The Fellowship | April 18, 2019
Then Moses said to the people, “Commemorate this day, the day you came out of Egypt, out of the land of slavery, because the LORD brought you out of it with a mighty hand. Eat nothing containing yeast.” — Exodus 13:3
This month marks one of the most ancient and holiest of Jewish celebrations, Pesach, or Passover. It is a celebration of God’s redemption of His people, Israel, from bondage, and freedom is a theme underlying the celebration. Please enjoy this collection of timeless devotions from my father, Rabbi Yechiel Eckstein, on this sacred observance. – Yael Eckstein, President
Passover is a joyous holiday. We celebrate the fact that God hears our prayers and intervenes in history in order to bring salvation. However, as we take a good look at the Passover story, the details reveal that salvation comes in many different guises.
In Exodus 13:3 we are commanded: “Commemorate this day, the day you came out of Egypt, out of the land of slavery . . . Eat nothing containing yeast.” We are given two distinct directives. One is to commemorate the day that God took Israel out of Egypt and the other is to refrain from eating anything with yeast. What is the connection between the observance of Passover and the dietary restrictions?
Let’s go back to Exodus 12. Late at night during the final plague, Pharaoh approached Moses and said: “Up! Leave my people, you and the Israelites!” (v.31). Pharaoh sent the Israelites packing so fast that the people didn’t have time to finish baking their bread: “So the people took their dough before the yeast was added . . .” (v.34). By refraining from foods with yeast on Passover, we remember not just that God redeemed Israel, but also how Israel was saved.
The Jewish sages teach that on the eve of the Exodus, many of the Israelites were hesitant to leave Egypt. Pharaoh had to literally kick them out without giving them any time to think, plan, or retreat, in order to get them marching toward their freedom.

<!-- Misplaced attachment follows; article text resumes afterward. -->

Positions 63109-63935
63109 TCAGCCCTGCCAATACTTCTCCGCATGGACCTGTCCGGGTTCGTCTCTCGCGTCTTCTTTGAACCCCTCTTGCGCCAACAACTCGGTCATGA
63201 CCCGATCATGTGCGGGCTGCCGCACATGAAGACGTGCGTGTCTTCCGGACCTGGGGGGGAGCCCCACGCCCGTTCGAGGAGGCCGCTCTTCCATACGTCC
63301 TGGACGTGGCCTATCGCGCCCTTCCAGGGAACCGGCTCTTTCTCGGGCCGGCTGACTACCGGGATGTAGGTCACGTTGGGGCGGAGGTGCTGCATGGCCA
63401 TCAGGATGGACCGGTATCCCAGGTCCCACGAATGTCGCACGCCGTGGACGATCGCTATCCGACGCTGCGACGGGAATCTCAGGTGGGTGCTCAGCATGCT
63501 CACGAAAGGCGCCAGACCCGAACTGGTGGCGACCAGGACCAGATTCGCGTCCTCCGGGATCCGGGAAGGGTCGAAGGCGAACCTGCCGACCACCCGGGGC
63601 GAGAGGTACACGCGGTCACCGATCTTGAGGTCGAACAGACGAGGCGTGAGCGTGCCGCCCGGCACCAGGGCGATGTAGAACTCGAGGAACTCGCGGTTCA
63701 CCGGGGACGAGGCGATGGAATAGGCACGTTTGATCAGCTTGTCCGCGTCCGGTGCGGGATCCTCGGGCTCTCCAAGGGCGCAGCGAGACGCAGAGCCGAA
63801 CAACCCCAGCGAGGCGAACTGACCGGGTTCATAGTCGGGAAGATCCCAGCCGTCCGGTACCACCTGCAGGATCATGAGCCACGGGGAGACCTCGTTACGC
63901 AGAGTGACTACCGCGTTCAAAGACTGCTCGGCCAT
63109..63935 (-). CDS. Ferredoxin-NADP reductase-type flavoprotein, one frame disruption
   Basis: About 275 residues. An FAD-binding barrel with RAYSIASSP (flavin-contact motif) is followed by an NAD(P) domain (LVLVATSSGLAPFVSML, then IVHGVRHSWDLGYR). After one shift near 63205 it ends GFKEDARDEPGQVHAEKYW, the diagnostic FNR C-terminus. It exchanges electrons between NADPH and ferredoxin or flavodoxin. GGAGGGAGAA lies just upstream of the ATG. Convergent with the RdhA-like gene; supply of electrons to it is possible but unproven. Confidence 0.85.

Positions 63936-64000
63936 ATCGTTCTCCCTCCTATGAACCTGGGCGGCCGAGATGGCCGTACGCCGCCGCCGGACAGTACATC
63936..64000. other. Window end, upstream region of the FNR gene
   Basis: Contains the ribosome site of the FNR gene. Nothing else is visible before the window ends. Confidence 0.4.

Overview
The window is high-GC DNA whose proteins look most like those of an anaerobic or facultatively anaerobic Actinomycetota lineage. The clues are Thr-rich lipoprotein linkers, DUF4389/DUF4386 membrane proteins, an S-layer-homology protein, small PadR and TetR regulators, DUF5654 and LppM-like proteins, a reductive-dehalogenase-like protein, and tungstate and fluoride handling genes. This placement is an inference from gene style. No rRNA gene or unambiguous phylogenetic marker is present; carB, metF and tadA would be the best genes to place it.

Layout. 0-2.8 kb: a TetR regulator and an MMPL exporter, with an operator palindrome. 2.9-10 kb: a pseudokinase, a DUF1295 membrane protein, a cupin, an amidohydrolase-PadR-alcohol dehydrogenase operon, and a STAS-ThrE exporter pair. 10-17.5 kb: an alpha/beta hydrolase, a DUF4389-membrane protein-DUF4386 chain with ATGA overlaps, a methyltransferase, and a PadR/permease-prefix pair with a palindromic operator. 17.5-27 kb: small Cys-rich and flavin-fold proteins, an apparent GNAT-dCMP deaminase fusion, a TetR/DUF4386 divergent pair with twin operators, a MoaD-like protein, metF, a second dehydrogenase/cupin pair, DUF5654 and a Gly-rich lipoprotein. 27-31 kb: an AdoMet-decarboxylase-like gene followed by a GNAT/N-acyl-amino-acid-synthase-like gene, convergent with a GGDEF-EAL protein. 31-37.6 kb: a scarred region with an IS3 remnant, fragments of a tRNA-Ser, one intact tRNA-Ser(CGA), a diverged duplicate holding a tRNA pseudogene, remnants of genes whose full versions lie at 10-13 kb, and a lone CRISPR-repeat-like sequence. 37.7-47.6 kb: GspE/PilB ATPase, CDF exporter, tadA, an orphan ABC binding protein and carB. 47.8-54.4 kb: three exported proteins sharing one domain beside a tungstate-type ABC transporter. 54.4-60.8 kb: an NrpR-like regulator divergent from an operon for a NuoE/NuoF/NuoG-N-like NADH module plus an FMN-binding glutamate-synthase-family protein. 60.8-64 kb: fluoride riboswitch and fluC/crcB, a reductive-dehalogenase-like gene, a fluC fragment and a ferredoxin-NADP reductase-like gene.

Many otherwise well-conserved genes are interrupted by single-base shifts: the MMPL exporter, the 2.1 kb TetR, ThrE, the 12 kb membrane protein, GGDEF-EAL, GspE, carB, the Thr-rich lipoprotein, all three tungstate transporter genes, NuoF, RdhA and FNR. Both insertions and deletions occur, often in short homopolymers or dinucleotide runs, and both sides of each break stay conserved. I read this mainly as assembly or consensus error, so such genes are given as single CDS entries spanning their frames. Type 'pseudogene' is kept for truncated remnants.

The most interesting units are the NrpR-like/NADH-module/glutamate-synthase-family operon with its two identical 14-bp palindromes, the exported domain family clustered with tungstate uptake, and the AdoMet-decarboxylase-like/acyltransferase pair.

This reminds me of the following story: There was once a wealthy man who was known for throwing elaborate parties. At one such party, the man announced that he had placed alligators and sharks into one of his pools. Anyone who would swim from one end of the pool to the other would be granted any request. Suddenly, there was a splash and the guests watched in shock and admiration as a man swam deftly and quickly, narrowly escaping the deadly waters. When he emerged from the pool, the wealthy man commended him and asked what his wish was: “What I’d like most is to know the name of the man who pushed me in the water!”
Sometimes we are pushed into dangerous waters that we would never dare enter. Sometimes that’s what it takes to get us to do the things we never knew we were capable of achieving. On Passover, we remember not only that Israel was saved, but also that salvation can come from the most unlikely places. Often the things we thought were working against us are what will lead to victory. So this Passover, trust God and His plan. That push we thought might bring us down can be the push we need to soar.